Carmen Jacob

In 1997, Carmen and a partner started NextGen Information Services. They had no clients and no revenues. Today … revenues are approaching $75 million.

Carmen Jacob

Maria del Carmen Jacob is a pioneer on a trail that she – and a lot of other people – are trying to develop into a superhighway.

A native of Guatemala who’d been trained there as a nurse, Carmen found herself living the life of a suburban mother in St. Louis County after her husband’s employer, Emerson, transferred him to its headquarters here.  While volunteering with various healthcare organizations, Carmen spotted a need for a service that would provide companies with temporary Information Technology (IT) staffing. 

She decided she was the one to fill it, even though: 1) She was female and Hispanic, while IT was dominated by men who no hablan español; 2) she was already middle-aged; and 3) she didn’t, when it came down to it, really know much about IT.  She couldn’t do anything about the first two, she reasoned, and what difference did the third make?  She knew how to ask questions.

“I’m pretty nosy,” she says with a twinkle.  The effect is all the more disarming because her diminutive frame cannot contain her warmth and good humor, which spill from her like water from a tiny vase. 

So in 1997, Carmen and a partner started NextGen Information Services.  They had no clients and no revenues.

Today the client list includes AT&T, Ameren UE, and many other big corporations in St. Louis.  It also has big-name companies in such places as Atlanta and Denver, where NextGen has established branch offices.  And revenues are approaching $75 million.

Success like that has placed NextGen on all kinds of lists: Inc. Magazine’s list of Fastest Growing Hispanic Companies, St. Louis Business Journal’s list of Largest Minority-Owned Businesses, etc.  NextGen is one of St. Louis’ most impressive Hispanic business stories.

But there are plenty of others, notes Karlos Ramirez, , a Chicago native who moved here at the start of 2011 from San Antonio to become executive director of the Hispanic Chamber of Commerce of Metropolitan St. Louis.  After ticking off names in the construction, software development, real estate and restaurant fields, he says, “The entrepreneurial spirit of the Hispanic community here is amazing.”

Moreover, he says, the Hispanic business community here appears to be gathering momentum. His own organization provides evidence; the Hispanic Chamber’s corporate membership has grown by two and a half times in the last two years.  And behind that growth, he notes, is a major spurt in the Hispanic population of the St. Louis metropolitan area – 82 percent in the period 2000 to 2010, according to census figures.

Encouraging as that is, the St. Louis Mosaic Project and other initiatives have been launched to boost immigration into the St. Louis area, precisely because of the recognition that immigrants tend to be highly entrepreneurial and to stimulate vitality. 

Ramirez acknowledges that some bigger cities have long-established programs to assist Hispanic business people.  But St. Louis, he says, is “more open and energized” than some others because it’s at an earlier and more exciting stage of development.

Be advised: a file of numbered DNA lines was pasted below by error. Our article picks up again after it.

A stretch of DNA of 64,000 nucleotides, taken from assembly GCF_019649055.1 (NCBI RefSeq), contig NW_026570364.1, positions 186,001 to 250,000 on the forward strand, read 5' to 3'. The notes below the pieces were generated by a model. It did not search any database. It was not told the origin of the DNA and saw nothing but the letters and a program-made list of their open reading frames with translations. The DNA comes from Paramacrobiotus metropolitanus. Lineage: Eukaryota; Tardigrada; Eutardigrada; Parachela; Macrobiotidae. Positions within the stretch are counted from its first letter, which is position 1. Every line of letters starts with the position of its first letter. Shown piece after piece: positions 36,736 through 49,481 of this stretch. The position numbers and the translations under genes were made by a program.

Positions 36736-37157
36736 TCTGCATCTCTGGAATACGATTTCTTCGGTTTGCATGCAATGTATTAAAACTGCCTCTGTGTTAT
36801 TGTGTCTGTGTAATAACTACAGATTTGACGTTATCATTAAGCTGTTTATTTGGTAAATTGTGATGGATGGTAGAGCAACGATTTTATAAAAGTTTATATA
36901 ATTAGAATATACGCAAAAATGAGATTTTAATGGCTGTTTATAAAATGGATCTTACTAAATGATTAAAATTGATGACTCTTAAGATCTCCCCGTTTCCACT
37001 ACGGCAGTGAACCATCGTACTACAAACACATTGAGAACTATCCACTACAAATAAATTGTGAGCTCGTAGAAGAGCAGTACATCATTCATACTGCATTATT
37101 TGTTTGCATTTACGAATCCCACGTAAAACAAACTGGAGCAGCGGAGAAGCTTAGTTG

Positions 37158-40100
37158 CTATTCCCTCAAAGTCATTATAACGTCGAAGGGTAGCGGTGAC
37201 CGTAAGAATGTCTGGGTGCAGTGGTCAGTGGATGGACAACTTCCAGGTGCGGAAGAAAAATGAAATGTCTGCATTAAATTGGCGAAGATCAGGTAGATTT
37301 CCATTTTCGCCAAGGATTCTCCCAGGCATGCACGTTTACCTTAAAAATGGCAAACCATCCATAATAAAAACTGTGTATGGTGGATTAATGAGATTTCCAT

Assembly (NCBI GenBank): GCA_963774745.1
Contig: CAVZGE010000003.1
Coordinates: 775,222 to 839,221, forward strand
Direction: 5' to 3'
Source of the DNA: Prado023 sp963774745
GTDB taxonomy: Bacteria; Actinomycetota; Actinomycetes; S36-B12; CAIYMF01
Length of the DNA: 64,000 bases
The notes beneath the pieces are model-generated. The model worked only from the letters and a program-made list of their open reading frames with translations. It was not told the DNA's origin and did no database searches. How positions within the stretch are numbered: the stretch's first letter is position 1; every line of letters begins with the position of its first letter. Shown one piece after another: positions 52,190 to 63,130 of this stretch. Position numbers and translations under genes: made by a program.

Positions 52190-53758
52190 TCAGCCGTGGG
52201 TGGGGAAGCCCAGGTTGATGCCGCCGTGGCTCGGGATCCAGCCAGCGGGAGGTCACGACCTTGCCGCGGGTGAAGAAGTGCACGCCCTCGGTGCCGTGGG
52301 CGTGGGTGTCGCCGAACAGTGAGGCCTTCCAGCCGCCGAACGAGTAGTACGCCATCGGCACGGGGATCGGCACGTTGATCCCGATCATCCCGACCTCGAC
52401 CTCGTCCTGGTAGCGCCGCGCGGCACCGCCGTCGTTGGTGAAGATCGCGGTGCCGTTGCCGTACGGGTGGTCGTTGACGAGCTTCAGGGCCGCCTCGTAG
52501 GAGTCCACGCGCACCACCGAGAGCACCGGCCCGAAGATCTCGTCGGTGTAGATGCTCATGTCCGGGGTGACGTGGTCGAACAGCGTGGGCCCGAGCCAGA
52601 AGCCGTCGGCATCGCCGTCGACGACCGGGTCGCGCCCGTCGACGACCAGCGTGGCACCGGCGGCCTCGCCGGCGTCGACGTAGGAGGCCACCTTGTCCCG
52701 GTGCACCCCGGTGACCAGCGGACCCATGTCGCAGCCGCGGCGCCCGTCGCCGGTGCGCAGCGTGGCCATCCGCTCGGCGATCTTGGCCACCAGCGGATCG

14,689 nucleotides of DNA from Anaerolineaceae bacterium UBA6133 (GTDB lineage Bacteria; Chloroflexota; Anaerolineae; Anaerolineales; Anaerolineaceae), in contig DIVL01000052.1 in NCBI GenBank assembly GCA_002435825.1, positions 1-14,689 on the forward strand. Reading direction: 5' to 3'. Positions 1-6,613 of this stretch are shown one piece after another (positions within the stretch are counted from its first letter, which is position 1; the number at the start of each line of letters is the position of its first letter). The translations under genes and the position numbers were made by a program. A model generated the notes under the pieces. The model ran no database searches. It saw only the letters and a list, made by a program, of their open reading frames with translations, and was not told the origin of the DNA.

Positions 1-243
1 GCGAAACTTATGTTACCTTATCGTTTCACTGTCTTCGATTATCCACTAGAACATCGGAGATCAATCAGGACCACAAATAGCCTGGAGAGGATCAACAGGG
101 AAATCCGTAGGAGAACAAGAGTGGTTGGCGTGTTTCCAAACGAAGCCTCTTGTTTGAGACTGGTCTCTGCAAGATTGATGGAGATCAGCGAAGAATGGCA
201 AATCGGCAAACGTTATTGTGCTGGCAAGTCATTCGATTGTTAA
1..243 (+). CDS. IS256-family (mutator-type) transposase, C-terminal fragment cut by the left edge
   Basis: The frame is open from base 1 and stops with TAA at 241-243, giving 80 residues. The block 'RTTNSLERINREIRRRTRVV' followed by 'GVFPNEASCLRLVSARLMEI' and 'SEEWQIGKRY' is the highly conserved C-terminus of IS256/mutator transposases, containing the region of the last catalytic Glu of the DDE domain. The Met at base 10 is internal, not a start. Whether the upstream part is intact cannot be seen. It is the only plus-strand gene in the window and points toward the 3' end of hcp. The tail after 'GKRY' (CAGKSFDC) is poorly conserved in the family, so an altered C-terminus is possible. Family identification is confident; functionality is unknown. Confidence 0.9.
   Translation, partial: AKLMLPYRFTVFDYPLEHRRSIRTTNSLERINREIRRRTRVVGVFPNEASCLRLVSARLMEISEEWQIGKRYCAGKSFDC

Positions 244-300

Carmen certainly sees the change. When she started, there was little in the way of formal support. So she simply asked for help and “a lot of people gave it just out of their good heart.”

That is simply typical of St. Louisans, she believes.  Having lived in Latin America and Houston with her husband, she found this community “more homey” than others.  “Ballwin has Ballwin Days,” she points out.  “Chesterfield (an adjacent suburb) has its own events … I just love the feel of it. And I also like the big-city things: the Symphony, the Classical Guitar Society, the theater, the Cardinals.  Once I knew St. Louis, I said, ‘I’m staying in St. Louis.’” 

But now, she says, the community does indeed have far more help to offer new businesses than when she started hers.  Organizations like the Hispanic Chamber; like SCORE, a non-profit mentoring service; like the Regional Business Council, the Minority Business Council, the International Institute and others are all eager to provide support, she and Ramirez note.

The community is coalescing, Ramirez observes.  A restaurant district has developed on Cherokee Street in South St. Louis.  The Hispanic Arts Council is not only continuing to bring high-profile Latino artists to town but is also mounting a new drive to send local young people to college, among other new educational initiatives.  His own organization is attracting more corporate support and growing staff and services; recently, for example, with help from the locally based Centene Corp., it launched the Latino Leadership Institute to help professionals develop their organizational and community-development skills.

“All the right people are working on all the right things,” he says.  “I think it’s an exciting time for our community and our region.”

Carmen couldn’t agree more.  She’s become one of those people now trying to help other Hispanic businesses, mostly by helping them network.  

“I’m very into helping,” she says.  “Because other people helped me.  And I kind of know the ropes now.”